2. He is not sorry for what happened to this girl at all. It took an awful lot of coercing from Tracey Grimshaw for him to muster up anything that even resembled an apology directed at her. Clearly, he still thinks of her as nothing but a groupie slut. Apologies for his wife and children flowed like water - and so they should - but he has done nothing but the bare minimum to lessen the impact from the public. Take it from someone who has worked at a high level in PR - he's too concerned that there will be even more repercussions if he makes a proper apology.
He says he has been waiting in fear for seven years for this to come out - if that is not admitting his guilt, I don't know what is. What he did was officially not a crime, so he won't go to jail or have any legal repercussions - as long as he sticks to his story - so a sacking is not all that bad in comparison.
3. Part of being in the public eye is making sure that you live up to the responsibilities of your position. These football players are handed oodles of cash, adulation by the bucketload and they seem to think they are above the law, the rules and common decency. They break the rules of their own clubs and the NRL, and that's not right.
Very few aspiring athletes get to do what they do, and too many of them continually abuse their positions. They don't seem to have any concept of understanding that with all of that money that they make, there are a stack of other people whose livlihoods depend on the sport, too. They affect those people when they stuff up, because they affect their own fans who lose faith in them and stop watching the sport and going to their games and buying their merchandise. There is big money in NRL, and it's a big part of our Australian culture; they should have more respect for it. Their careers are a privilege. A privilege that doesn't give them a right to do whatever the hell they like.
When I hear of these things happening, I don't want my athletic little boy watching football and looking up to the players. I look at him and I don't want that life for him. I don't want him to be the kind of man who would think that it's okay to treat a nineteen year old girl like she is worth nothing more than sex with him and a whole bunch of his mates. In fact, just thinking about it for a second makes my skin crawl. It really makes me lose faith in the sport, and I'm not the only one. It's a real shame. So as much as all of these footy fans are saying, "Poor Matty, let's rally behind him" maybe think about how he has let you down, too. He's certainly not doing your beloved sport any favours. The Nine Network had to let him go - they would have lost sponsorship/advertisers if they didn't. Companies just don't want their products to be associated with men who participate in gang bangs with young girls and cheat on their wives. Call 'em crazy, but they don't see it as good image building for their brands.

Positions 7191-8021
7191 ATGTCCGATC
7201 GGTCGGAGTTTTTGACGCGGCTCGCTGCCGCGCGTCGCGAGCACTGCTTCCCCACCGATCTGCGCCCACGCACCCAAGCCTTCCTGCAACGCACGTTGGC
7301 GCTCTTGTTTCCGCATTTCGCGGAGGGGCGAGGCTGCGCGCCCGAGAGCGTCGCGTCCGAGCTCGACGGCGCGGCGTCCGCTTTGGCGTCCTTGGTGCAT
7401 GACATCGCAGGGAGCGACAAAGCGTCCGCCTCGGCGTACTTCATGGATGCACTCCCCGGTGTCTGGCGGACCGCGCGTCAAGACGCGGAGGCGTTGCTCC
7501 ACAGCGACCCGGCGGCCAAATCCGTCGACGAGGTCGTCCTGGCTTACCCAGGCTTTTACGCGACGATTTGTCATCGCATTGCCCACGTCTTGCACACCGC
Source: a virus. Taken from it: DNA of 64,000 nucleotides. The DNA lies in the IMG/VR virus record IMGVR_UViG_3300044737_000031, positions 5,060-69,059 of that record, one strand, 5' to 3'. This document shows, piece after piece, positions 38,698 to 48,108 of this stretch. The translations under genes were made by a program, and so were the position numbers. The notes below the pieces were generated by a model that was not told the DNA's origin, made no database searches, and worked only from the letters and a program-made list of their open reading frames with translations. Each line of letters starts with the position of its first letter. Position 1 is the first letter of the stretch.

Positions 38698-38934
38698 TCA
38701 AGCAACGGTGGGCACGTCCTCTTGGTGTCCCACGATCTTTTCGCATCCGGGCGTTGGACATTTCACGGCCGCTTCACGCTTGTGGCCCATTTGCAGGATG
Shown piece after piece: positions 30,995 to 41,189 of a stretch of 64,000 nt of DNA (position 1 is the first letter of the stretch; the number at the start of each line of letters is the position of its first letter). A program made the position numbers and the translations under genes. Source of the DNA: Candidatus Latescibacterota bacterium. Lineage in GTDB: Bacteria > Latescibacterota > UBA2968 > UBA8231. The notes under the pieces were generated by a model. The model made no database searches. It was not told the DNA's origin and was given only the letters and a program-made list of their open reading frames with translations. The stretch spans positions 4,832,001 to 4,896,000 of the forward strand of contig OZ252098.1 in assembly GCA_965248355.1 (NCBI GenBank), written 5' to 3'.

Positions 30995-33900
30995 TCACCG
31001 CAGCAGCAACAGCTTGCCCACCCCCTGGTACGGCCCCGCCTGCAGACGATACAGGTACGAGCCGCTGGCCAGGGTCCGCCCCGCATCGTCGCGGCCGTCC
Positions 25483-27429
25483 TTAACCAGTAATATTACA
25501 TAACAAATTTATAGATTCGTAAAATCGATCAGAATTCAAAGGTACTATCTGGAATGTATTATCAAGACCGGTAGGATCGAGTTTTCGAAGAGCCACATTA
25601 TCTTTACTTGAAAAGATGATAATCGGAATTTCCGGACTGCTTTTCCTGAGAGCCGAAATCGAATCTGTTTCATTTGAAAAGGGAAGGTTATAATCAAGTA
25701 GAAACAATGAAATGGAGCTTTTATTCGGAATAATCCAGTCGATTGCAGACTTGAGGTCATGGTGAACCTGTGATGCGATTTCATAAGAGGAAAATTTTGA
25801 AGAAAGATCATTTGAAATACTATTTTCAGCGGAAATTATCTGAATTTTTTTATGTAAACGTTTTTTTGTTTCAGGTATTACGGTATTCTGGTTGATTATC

You know, as much as I'm disgusted in Matty and the other men involved, I'm also disgusted in the reactions I have seen over the past few days. Even girls I am very good friends with have spoken out, saying they don't know why the woman accuser is complaining, because "she got herself into this situation". Well, this is my thought: This is as bad as saying a girl wearing a short skirt "asked" to be raped. Yes, this woman did get herself in the situation to a point - she can certainly take some responsibility, and she has. She obviously got caught up in the excitement of having some famous football players give her some attention. Many girls would. She probably made a stupid mistake by going back to their room and agreeing to have sex with two of them. But does this somehow exempt the men from their wrong-doing? Is she supposed to cop it on the chin because she was a bit naive and awfully silly? Do the men just get to get away with it? What they did was immoral, and just because it's not illegal, that does not mean that it should go unpunished. Since when did we become a society that puts such a low value on moral standard?
Matthew Johns said it - he has feared repercussion over this incident for years. Well, here it is. This is the consequence of your actions, Matty.